Oh my gosh.
That show was thrilling. One of the most enjoyable times I’ve had at the theatre all year. Easy. And as much as I loved the production overall, it was because of the pool. In your review, I remember you saying that you thought the pool was going to be ... .
And it wasn’t. It was necessary. It really ... it just made that show, and brought all of its mythological themes together. I loved how the director [Saffron Henke] used the water in ways where it wasn’t always meant to be water. Sometimes the characters were drowning in emotion. It was just so exquisite.
And the pool really seemed to free the students as actors. Talk about abandon. When you’re throwing people headfirst into a pool, or screaming while being repeatedly submerged, or using the water to heighten the eroticism ... . There was just some powerful, raw theatre going on in that show.
You know, it’s rare when I go to a show a second time – just because of how much theatre I already see – but that was one where I did. I paid for tickets and went again. And I kind of wished I hadn’t. [Laughs.] Not that it was bad or anything. But the second time around, I could kind of see the cracks in the production, and didn’t find it as endearing. It was still good. But I was so taken with the first performance that after being familiar with the show on a second viewing, the experience didn’t match up.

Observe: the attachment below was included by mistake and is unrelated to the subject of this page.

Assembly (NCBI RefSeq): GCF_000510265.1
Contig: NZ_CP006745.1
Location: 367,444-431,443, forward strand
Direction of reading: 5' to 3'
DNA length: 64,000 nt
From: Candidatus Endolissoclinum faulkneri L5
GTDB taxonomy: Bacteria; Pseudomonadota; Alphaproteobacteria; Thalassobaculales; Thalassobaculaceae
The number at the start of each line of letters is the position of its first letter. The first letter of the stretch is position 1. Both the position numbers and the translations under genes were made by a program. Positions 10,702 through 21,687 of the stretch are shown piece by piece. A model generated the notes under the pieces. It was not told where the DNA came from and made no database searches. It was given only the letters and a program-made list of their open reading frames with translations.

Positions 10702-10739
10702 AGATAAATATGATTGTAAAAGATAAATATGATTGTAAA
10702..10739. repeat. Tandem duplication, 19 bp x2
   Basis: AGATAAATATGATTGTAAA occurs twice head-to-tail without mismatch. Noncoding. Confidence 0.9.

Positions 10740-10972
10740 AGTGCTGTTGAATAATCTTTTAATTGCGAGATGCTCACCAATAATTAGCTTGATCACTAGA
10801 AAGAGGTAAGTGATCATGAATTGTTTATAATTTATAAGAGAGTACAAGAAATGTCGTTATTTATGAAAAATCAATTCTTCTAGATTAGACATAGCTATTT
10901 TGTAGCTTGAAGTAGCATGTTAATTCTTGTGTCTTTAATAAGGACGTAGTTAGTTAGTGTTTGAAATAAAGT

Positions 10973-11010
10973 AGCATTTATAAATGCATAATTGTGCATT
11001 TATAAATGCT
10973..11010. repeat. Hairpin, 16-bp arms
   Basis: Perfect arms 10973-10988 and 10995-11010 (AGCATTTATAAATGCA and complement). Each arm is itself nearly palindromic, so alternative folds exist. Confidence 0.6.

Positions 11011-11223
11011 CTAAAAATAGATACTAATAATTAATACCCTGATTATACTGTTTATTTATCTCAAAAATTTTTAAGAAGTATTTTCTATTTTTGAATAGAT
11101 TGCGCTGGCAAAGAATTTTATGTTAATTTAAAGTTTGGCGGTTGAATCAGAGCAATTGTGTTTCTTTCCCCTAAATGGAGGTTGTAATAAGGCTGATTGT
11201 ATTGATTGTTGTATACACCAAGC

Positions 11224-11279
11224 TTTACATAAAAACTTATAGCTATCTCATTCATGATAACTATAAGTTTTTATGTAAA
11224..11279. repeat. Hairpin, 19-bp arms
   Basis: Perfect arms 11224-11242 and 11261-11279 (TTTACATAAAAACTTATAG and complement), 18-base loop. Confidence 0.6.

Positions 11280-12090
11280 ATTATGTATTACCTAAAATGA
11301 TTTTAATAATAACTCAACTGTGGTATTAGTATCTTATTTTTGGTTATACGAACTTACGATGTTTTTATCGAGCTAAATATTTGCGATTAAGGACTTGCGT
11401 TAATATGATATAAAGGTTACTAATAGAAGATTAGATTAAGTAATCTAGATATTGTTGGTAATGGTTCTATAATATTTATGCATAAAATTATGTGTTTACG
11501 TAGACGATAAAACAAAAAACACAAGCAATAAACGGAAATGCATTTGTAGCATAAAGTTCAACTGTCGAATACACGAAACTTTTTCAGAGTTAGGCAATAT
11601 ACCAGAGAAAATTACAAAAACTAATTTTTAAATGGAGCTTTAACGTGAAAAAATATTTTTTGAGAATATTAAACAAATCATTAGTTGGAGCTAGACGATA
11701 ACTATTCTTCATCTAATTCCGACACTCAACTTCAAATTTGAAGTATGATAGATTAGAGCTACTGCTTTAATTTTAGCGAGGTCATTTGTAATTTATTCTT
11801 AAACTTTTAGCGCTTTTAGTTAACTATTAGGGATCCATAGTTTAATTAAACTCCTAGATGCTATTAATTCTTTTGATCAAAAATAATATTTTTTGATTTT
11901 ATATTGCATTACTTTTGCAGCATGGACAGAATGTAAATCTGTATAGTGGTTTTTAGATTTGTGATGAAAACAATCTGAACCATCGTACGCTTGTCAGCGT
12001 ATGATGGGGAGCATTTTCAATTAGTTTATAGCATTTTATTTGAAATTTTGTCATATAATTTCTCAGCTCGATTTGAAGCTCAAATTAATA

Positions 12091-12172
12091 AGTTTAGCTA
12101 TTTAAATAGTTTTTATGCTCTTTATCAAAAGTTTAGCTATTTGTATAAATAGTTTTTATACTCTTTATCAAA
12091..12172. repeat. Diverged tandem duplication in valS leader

I’m sorry I didn’t get to see it again. I was actually really sad to see the pool gone for Augie’s Our Town. I got there and was like, “Aw, where’s the pool ... ?” [Laughs.] But I had a ball at the show regardless. It’s one of my all-time favorites. And you liked Our Town, too – although, as I recall, that’s a play that can be troublesome for you?
Yeah, a little. Mostly because it’s like, “Oh, another theatre is doing Our Town? Ugh. Enough.”